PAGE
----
Splenic arterial embolization for idiopathic warm auto-immune haemolytic anaemia

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Figure 1.

A 19-year-old female Jehovah's Witness presented to the emergency ward on Day 0 complaining of light-headedness. Her initial serum lactate dehydrogenase (LDH) was 617 iu/l [60–210], and haemoglobin concentration (Hb) was 71 g/l (top left). A peripheral blood film was consistent with warm auto-immune haemolytic anemia (AIHA) and a direct antiglobulin test showed strong agglutination to anti-IgG and weak reactivity to anti-C3. The eluate was equally positive against all cells tested. No precipitating cause could be identified. Despite immediate initiation of intravenous methylprednisolone and immunoglobulin, she became dyspnoeic and lethargic as her Hb gradually declined to 27 g/l. Although she was in a critical condition, transfusion was refused due to her religion. Therefore, selective arterial embolization was performed as an alternative to splenectomy.

The initial arteriogram (right panel, top) obtained on Day 4 showed normal splenic anatomy. The superior branch of the splenic artery was selectively embolized on Day 4 using a microcatheter with 700 μm particles followed by a 6 mm coil (right panel, centre). The inferior branch of splenic artery was embolised in a similar fashion on Day 8. A post-embolization arteriogram (right panel, bottom) showed a small patent lobar branch with minimal residual supply to the splenic parenchyma. Computed tomography (CT) with intravenous contrast obtained prior to selective embolization on Day 4 showed a normal spleen (bottom panel, left). At Day 8, a CT showed necrosis of the superior-lateral portion of the spleen consistent with selective embolization of the superior branch (bottom panel, centre). CT at Day 92 demonstrated that her spleen had undergone virtually complete necrosis (bottom right).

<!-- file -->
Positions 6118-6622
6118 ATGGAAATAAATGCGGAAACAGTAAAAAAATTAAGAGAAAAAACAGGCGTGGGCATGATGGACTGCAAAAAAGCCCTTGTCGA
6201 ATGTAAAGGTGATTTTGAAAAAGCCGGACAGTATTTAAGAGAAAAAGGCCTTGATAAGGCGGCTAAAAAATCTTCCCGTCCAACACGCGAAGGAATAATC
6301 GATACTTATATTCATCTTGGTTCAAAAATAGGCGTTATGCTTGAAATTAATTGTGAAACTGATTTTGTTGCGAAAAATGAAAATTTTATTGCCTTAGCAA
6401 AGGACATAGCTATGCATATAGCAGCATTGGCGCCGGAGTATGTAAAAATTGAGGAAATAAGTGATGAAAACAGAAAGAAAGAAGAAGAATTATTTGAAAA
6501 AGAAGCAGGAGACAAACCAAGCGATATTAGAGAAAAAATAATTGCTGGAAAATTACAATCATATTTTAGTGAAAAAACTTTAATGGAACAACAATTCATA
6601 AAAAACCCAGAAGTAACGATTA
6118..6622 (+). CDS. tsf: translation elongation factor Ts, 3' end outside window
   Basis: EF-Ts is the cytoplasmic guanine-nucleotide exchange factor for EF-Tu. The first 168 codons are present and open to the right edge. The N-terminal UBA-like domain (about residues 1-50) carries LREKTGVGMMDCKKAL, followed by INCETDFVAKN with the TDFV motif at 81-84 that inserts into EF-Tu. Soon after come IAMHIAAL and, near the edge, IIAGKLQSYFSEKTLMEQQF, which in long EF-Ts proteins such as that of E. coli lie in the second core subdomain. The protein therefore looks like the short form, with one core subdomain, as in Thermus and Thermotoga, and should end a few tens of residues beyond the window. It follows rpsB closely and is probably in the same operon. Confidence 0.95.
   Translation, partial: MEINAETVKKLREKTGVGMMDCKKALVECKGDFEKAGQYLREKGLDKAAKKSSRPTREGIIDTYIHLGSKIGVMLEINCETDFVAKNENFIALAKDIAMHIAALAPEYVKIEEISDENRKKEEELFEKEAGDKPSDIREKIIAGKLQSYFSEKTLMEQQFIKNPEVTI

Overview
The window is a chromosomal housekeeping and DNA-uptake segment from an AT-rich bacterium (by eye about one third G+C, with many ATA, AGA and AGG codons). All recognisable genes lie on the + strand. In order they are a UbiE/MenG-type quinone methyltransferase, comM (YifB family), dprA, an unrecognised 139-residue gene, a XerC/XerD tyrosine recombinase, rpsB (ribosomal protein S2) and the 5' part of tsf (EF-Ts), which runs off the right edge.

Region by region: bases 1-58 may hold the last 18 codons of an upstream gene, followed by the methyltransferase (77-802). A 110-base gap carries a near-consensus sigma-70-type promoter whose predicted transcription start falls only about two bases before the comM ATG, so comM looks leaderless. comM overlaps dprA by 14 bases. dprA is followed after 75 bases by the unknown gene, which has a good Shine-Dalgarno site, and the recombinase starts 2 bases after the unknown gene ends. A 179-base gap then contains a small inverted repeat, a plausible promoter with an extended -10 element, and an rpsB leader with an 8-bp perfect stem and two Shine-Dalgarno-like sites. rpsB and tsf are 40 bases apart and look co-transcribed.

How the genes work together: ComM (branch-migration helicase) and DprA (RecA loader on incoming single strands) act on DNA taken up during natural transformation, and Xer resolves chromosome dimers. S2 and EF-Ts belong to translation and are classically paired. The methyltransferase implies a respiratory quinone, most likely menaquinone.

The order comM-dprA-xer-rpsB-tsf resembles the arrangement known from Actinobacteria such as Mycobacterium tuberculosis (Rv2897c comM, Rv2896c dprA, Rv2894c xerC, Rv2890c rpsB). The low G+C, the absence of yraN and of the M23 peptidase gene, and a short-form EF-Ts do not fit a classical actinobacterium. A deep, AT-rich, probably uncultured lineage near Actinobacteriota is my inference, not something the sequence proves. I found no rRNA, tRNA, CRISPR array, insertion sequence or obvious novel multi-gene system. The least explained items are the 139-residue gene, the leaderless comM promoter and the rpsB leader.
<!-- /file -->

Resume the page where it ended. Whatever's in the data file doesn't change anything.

In summary, this was an unusual case of a teenage female with acute idiopathic AIHA whose religion precluded blood transfusion, and whose severe anaemia made her ineligible for splenectomy. She underwent a partial, followed by near-total, splenic artery embolization and experienced sustained remission of AIHA. Thus, splenic embolization may be a therapeutic option in selected cases of severe warm AIHA.

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